By Donu Kogbara
MY phone rang a couple of early mornings ago. It was a female professional who happens to be a Christian indigene of Plateau State. She was feeling extremely downhearted and wanted to share her thoughts about the recent unbelievably savage slaughter, in three local government areas of her state, of over 100 people by Fulani herdsmen.
“I have many Fulani friends, but none of them wants to discuss this crisis or the issues surrounding it…It’s as if they don’t feel a need to engage,” she told me, her voice trembling with emotion.
Behaving like ostriches
She said that there is no Fulani equivalent of the Christian Association of Nigeria, CAN, to issue responsible statements and claimed that the most wealthy, exposed and influential Fulanis are not making the “right” noises at this critical juncture. In other words, she is bitterly accusing members of the Fulani elite of behaving like ostriches who are firmly burying their heads in the sand because they don’t want to see, hear or talk about evil.
And I must say that I too have noticed a tendency to politely leave this toxic hot potato festering under the carpet – by flatly refusing to express opinions – whenever I have tried to raise the topic of marauding herdsmen with Fulanis who are normally happy to chat to me, frankly and at great length, about other political problems.
It’s as if herdsmen are a conversational no-go area for Fulanis, at least when the persons trying to have the conversation are Southerners or Christians; and I am wondering why so many Fulanis are being reticent, publicly at least, about such an important matter.
Sure, there are shameless, evil Fulani fanatics who defend homicidal herdsmen and regard Christian lives as meaningless. But I am 100 per cent sure that the Fulanis with whom I socialise wish no harm to their Christian compatriots and are, by remaining silent about this matter, not condoning violence. So why the tied tongues?
Is the failure to engage caused by embarrassment or resignation or confusion or some other factor like perhaps feeling that the anti-herdsmen narrative is unfairly demonizing Fulanis as a whole?
Explanations from Fulani Vanguard readers will be much appreciated! Please send your views anonymously, if you don’t want to be quoted.
In the meantime, tempers are running high and the country feels like a pressure cooker that is about to explode. Enraged protestors marched on Government House in Jos on Wednesday. Things soon got ugly as they demanded justice. The President, Vice President and other dignitaries have flocked to Jos to plead for calm, but these pleas are falling on many deaf ears.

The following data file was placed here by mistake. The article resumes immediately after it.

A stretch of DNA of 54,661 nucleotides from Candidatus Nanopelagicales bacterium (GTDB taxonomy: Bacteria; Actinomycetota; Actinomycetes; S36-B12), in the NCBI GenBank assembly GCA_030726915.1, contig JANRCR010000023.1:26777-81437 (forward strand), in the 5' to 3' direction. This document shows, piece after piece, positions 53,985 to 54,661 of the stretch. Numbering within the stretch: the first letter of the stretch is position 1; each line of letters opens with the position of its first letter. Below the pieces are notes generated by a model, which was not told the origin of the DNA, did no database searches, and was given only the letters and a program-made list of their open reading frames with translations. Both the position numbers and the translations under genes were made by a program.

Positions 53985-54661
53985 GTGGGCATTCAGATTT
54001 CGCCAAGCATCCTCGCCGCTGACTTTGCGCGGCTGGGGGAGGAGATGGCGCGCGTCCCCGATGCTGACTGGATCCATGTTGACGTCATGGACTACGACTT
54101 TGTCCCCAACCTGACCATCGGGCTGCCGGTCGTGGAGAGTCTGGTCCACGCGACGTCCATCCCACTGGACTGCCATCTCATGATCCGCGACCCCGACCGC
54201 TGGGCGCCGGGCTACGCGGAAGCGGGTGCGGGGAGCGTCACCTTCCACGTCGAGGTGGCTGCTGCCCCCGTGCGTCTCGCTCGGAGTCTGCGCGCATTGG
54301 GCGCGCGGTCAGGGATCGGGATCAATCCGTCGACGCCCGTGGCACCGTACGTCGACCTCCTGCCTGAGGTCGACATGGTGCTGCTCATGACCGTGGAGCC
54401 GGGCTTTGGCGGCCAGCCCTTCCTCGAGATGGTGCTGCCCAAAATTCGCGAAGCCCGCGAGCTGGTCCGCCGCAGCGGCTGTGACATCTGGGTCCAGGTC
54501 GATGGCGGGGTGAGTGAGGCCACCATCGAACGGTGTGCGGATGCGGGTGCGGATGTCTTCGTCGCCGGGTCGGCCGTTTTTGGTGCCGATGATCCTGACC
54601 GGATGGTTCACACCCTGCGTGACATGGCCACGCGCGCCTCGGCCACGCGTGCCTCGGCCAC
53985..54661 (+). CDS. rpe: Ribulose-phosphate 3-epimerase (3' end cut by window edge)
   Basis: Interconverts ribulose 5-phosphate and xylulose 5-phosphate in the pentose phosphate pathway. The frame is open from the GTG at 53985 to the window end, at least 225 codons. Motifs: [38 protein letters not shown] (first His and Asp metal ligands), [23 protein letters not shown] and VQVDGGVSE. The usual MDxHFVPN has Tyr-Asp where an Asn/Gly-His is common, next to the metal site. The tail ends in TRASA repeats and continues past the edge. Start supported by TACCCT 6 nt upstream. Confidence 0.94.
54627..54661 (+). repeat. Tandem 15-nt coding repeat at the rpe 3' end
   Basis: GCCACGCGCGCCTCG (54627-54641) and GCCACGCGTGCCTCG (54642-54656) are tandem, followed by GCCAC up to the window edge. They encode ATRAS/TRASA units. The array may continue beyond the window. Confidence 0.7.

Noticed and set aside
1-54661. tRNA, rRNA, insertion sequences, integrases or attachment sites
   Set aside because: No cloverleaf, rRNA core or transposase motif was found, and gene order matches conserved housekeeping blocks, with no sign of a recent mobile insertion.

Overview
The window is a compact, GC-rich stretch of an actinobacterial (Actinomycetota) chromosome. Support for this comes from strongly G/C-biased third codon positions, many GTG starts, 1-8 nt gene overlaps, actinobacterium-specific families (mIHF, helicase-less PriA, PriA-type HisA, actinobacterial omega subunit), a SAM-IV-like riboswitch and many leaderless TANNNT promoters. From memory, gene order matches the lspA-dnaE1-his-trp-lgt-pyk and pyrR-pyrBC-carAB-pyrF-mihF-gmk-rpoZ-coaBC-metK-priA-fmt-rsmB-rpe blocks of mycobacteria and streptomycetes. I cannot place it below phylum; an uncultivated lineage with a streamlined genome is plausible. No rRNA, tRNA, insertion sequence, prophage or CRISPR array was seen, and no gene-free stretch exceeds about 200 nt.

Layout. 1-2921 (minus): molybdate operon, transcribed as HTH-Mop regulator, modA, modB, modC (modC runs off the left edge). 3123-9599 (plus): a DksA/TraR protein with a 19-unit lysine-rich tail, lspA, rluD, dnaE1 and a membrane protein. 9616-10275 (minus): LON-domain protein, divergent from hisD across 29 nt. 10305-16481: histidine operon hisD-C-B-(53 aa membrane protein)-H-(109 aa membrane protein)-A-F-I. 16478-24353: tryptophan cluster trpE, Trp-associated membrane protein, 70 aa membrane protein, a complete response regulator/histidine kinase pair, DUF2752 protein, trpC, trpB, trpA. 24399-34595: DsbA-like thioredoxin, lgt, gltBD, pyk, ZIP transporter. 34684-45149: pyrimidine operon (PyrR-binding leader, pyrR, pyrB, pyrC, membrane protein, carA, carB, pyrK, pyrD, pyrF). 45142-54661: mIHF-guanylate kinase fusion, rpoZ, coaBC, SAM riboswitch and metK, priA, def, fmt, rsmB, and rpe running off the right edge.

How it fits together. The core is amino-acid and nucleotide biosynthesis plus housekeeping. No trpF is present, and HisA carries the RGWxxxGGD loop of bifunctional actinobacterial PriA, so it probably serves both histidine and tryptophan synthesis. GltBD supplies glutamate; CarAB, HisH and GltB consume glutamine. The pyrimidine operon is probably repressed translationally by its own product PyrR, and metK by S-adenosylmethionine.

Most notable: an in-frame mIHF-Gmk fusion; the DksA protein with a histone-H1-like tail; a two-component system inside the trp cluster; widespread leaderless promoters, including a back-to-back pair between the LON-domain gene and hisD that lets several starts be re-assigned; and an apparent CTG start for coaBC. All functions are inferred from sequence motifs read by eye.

Two Christians I know have decided to leave the ruling All Progressives Congress party – APC – because they are convinced that Mr President and his security chiefs are biased in favour of herdsmen. This sentiment is echoed in many quarters, including social media platforms, one of which published the following post two days ago:
Even with the confessions of the Myetti Allah [the Cattle Breeders Association] in Plateau State, Buhari is still strongly defending the Fulani killer herdsmen. What else do Nigerians need as evidence that their President is completely taking sides with those who kill them? It is clear from his statements that he insists all these killings are not done by cattle herdsmen although the evidence is clear.
Simultaneously, Dr. Pogu Bitrus, the president of the Middle Belt Forum, MBF, has accused security and intelligence agencies of complicity, accused the government of abdicating its responsibilities and called on communities in the region to form trained vigilante groups and rise up to defend themselves and their property.
State of anarchy
According to Bitrus: “Section 33 of the Nigerian Constitution guarantees every citizen the right to life and nobody should be deprived of that right. The right to private self-defence is constitutionally recognized to protect that right to life…
“…Governors of the states of the Middle Belt should urgently bring to the attention of President Muhammadu Buhari the need to bring to an end this undeclared war against the people of the Middle Belt as it has the potential of degenerating to a state of anarchy…
“…Immediately after the genocide in Plateau, the Miyetti Allah claimed responsibility and their justification was that over 300 cows were stolen by some indigenous Berom youths…[and] the leadership of the Miyetti Allah has not been arrested nor has the government banned this organization…
“…We call on all Nigerians to note that the Middle Belt is the bulwark against these rampaging terrorists overrunning the entire Nigerian nation up to the Atlantic…
“Other Nigerians who stand aloof now do so to their damnation and that of their children, even those yet unborn,” he said.
I understand Bitrus’s fury and frustration, but his statement is so inflammatory – even going beyond calling Middle Belters to arms to also appeal to the deep-seated Southern fear of jihadi invasion and domination – that it will cause more problems than it solves.
If President Buhari wants to keep his job and regain the trust of the many Nigerians who have lost faith in him, he had better make serious moves aimed at stemming the dangerous tides that threaten to engulf his administration.
What a mess! I pray it can be resolved, but I am not optimistic.
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